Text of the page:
LeBron James Doesn't Want an All-Star Game

LeBron James Doesn't Want an All-Star Game

- in Basketball

The Phoenix Suns’ Chris Paul, the president of the National Basketball Players Association and one of James’s longtime friends, has been described as one of the strongest backers of an All-Star weekend boiled down to one day in Atlanta — with both the league and union determined to ensure that the game benefits historically Black colleges and universities and Covid-19 relief efforts.

It was not immediately clear whether fans would be admitted — Atlanta is one of 10 teams currently allowing reduced crowds at its home games — or if players selected as All-Stars will have any means to opt out if they would rather not participate. In normal circumstances, All-Star Game participation is mandatory for those selected. James said that, despite his reservations, he would “be there physically but not mentally.”

In the first batch of All-Star balloting returns, which were also announced Thursday, James had the league’s second-highest vote total (2,288,676), behind only the Nets’ Kevin Durant (2,302,705).

“I will say this: If they do have that All-Star Game, whether you agree with it or not, the league is going to make sure it’s done in a very responsible and safe manner, and that’s been proven time and time again,” Nuggets Coach Mike Malone said before Denver’s loss to the Lakers.

After tightening its safety protocols significantly in January and instituting an increased vigilance in enforcing mask-wearing, leaguewide Covid-19 testing has trended in a positive direction for the past two weeks. Only one confirmed positive test was announced by the N.B.A. in that span after 27 positives over the previous two weeks.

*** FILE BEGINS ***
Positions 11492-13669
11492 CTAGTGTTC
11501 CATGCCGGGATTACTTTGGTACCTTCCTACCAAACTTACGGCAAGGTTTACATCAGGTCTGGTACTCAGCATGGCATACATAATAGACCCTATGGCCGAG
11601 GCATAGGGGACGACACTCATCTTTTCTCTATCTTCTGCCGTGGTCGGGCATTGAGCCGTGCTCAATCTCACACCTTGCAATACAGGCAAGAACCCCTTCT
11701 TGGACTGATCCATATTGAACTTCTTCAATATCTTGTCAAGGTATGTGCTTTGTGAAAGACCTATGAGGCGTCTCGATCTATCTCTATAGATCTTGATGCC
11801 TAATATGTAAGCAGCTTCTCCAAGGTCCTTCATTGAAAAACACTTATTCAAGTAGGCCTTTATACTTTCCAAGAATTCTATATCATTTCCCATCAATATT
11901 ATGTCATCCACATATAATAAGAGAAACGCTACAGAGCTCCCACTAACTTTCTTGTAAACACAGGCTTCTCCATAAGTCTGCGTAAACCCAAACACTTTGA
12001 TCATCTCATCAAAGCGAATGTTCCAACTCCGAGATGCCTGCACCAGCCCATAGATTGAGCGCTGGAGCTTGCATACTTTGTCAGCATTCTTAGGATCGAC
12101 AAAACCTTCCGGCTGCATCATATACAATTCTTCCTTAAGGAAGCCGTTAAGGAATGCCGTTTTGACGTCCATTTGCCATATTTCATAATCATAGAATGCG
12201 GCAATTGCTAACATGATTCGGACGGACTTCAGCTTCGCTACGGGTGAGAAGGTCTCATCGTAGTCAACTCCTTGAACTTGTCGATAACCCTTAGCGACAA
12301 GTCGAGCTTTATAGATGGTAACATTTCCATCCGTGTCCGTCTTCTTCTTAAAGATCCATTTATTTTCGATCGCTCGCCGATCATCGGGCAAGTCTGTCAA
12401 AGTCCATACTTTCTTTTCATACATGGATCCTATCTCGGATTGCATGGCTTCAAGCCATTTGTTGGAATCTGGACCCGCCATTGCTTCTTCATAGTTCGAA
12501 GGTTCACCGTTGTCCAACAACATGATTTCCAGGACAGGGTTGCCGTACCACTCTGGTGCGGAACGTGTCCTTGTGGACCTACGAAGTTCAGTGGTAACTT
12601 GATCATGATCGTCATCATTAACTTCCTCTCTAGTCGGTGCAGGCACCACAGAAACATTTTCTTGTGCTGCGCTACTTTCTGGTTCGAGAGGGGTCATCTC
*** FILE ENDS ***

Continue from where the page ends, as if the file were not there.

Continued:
Yet the league has been forced to postpone 23 games already in the first half of the schedule because of various positive tests and contract-tracing procedures that left teams in those games without the minimum requirement of eight players in uniform. The N.B.A. began the season by releasing only half of its schedule for the first time in league history, knowing it would likely have to reschedule several postponed games in the second half after the March 5-10 break.

If the league’s original plans hold, teams will complete their 72-game regular seasons in May, followed by four rounds of playoffs expected to go well into July but finish before the scheduled start of the Tokyo Olympics on July 23. Among the N.B.A.’s goals when it moved the start of this season up to Dec. 22 was to try to get the 2021-22 season back on its more familiar October-to-June timeline.

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